An elderly Shomer watches over the bodies of the dead, guarding their souls before burial, but is faced with his own past when he watches over a recently deceased elderly woman. A mark on her hand reminds the man of a time during World War II, when he was hiding in a barn. Inside, the man meets a young woman, also hiding. Initially distrustful of each other, the two start to reveal more about themselves, which leads to them form a strong bond. Constantly in fear of being captured, they slowly begin to fall in love, but their happiness is challenged when a stranger discovers them.

This incredibly moving story may be a bit predictable, but that doesn’t make it any less powerful. Beginning at the end of the story, the film reverses in time to follow Jacob (Grisha Pasternak) as he runs through a forest, blood dripping from an injured arm, before he eventually collapses in a barn. Hiding inside is Leah (Milda Gecaite), a young woman who has been in the barn for quite some time.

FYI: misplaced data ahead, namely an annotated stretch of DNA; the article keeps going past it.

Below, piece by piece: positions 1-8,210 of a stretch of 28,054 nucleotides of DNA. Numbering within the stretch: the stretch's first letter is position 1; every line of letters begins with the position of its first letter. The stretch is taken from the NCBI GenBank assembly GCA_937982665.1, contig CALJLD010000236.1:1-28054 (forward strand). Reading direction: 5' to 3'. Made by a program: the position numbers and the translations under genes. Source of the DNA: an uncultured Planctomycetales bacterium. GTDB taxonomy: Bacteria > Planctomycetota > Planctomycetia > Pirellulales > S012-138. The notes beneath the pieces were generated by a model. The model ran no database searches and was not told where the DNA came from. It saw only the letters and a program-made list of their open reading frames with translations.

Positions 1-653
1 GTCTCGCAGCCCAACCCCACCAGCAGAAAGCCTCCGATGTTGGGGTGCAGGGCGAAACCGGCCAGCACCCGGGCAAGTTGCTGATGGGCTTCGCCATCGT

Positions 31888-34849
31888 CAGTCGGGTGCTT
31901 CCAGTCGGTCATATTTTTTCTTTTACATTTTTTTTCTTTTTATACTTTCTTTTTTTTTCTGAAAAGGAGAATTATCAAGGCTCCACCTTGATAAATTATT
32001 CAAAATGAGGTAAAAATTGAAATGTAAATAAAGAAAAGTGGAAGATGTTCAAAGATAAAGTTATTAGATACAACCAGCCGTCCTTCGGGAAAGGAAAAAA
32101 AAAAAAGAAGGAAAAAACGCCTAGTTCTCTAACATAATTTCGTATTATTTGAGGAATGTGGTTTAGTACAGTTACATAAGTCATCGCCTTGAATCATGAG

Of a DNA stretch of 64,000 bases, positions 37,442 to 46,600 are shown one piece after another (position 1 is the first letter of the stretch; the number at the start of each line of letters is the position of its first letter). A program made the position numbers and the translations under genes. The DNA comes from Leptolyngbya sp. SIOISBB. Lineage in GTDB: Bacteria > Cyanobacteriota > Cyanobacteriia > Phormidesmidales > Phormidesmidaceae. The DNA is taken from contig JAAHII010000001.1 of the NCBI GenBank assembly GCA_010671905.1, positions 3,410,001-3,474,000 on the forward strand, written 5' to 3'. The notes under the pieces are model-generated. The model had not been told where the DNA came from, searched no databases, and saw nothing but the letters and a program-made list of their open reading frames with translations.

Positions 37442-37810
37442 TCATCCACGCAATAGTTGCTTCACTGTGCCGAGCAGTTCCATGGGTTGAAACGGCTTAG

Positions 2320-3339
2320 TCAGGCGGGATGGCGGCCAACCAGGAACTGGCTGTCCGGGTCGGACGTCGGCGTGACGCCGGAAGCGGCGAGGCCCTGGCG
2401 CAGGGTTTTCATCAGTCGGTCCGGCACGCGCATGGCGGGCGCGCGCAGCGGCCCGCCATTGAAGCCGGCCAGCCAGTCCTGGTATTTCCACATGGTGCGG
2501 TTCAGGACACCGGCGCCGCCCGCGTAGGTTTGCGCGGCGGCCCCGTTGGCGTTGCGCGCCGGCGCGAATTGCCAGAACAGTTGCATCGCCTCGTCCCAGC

Both Pasternak and Gecaite, are outstanding in their roles. Their initial reactions to each other, showing concern that the other may be looking for them, and not hiding out themselves, is something that is carried through much of the film. This makes their growing relationship that much sweeter, as they slowly learn to trust each other. They’re also forced to convey much of their emotions non-verbally, especially as they’re hiding, and we’re treated to some beautiful moments.

Is The Pin essential festival viewing?

A moving love story that will fill audiences with intense emotion, and a film that everyone should be sure to watch.

The Pin screening times

The Pin trailer

The Pin gallery

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